Stealth Leadership by Meg Knight

What does Stealth Leadership look like?

Leadership can come with a formal title, or it can be below the radar and largely by stealth. How I have experienced and interacted with what it means to be a leader has changed over the course of my career. Initially, I assumed that the people in front and in public were leaders, and so there was an assumption that if I was out front and initiating actions then I was ‘a leader’. However, as I have moved through the ranks and find myself in a position with an official leadership title and role, the actions I am taking have shifted and developed.

As I do the doing of leadership, it’s become clear to me that the majority of what I do is not at all the public aspect of leadership. Some aspects of my role involves Leadership out Front such as hosting big team meetings and communicating company information to everyone, sending written communication that goes to the entire team, and in many ways being publicly out front of the team, as well as directly linking with clients in my formal role. However, increasingly the way I am most effective is by setting everyone else up to not need me. It is more subtle and not at all visible to most other people in the company.

Leadership by Stealth involves influencing, posing questions, pausing a speaker who glosses over a potential problem, probing, offering ideas, being silently present in meetings, and linking the right people to each other.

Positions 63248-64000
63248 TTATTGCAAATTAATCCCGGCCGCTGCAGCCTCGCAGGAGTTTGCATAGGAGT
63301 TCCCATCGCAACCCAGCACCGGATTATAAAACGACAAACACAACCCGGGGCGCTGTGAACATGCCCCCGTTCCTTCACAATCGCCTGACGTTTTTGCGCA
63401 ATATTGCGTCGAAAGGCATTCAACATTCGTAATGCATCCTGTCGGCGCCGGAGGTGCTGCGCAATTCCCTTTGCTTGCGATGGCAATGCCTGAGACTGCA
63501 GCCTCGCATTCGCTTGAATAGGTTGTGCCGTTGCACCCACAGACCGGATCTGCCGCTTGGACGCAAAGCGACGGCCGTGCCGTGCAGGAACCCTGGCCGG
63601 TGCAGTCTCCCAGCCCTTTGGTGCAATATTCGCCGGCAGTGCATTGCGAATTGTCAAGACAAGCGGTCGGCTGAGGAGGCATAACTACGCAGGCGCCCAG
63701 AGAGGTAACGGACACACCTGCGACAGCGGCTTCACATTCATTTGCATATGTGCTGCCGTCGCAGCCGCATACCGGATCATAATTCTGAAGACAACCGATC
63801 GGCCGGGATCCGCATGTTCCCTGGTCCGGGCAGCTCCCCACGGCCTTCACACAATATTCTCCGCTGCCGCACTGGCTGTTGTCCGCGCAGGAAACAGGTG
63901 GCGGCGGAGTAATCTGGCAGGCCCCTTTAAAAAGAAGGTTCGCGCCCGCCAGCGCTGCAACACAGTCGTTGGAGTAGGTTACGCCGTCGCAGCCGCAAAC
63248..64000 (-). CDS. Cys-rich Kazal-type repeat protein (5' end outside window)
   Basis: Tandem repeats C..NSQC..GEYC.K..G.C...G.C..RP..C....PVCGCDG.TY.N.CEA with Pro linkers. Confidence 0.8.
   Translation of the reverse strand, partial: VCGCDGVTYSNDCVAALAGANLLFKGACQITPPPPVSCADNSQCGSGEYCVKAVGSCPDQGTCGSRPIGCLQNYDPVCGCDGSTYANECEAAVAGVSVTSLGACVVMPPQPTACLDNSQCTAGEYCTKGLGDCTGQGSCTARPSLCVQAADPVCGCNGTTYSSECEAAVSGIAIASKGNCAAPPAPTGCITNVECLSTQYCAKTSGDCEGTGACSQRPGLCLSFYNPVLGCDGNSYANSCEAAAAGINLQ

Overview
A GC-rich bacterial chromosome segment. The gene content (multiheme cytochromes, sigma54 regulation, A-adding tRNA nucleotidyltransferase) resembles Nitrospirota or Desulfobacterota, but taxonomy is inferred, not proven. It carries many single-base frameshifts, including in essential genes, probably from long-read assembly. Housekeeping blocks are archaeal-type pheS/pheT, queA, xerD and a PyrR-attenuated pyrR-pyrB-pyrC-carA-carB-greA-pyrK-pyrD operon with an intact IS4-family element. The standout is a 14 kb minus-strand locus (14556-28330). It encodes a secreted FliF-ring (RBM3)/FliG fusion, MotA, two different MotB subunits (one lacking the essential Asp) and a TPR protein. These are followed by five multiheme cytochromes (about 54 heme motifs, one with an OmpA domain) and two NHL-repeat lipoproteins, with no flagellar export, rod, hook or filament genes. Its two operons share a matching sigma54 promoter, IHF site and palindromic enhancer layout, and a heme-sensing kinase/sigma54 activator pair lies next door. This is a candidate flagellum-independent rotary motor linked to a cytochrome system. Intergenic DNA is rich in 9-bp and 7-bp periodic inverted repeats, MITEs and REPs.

Much of this is done out of the public eye and the effects won’t be traced back to my involvement, but overall the system is smoother and more effective. While leadership is often thought of as ‘the glue that holds the team together’ and there is occasionally the need to take on that role, my experience is equally being ‘the oil that keeps the cogs turning smoothly’.

Leadership by Stealth is setting other people up with confidence and the sense of having the mandate to take risks knowing that they have our support if it doesn’t work out as intended. In this way they grow as leaders in their own right and have the self-belief to try. In this environment my attention can go to other areas of the business that need attention – a win for all.


This blog post is made available by the author for educational purposes only and to provide general information. All views expressed are the author’s own and do not represent the opinions of any entity whatsoever, to which they have been, are now, or will be affiliated. If you have a specific problem related to this topic and need advice, contact Construct Education directly.

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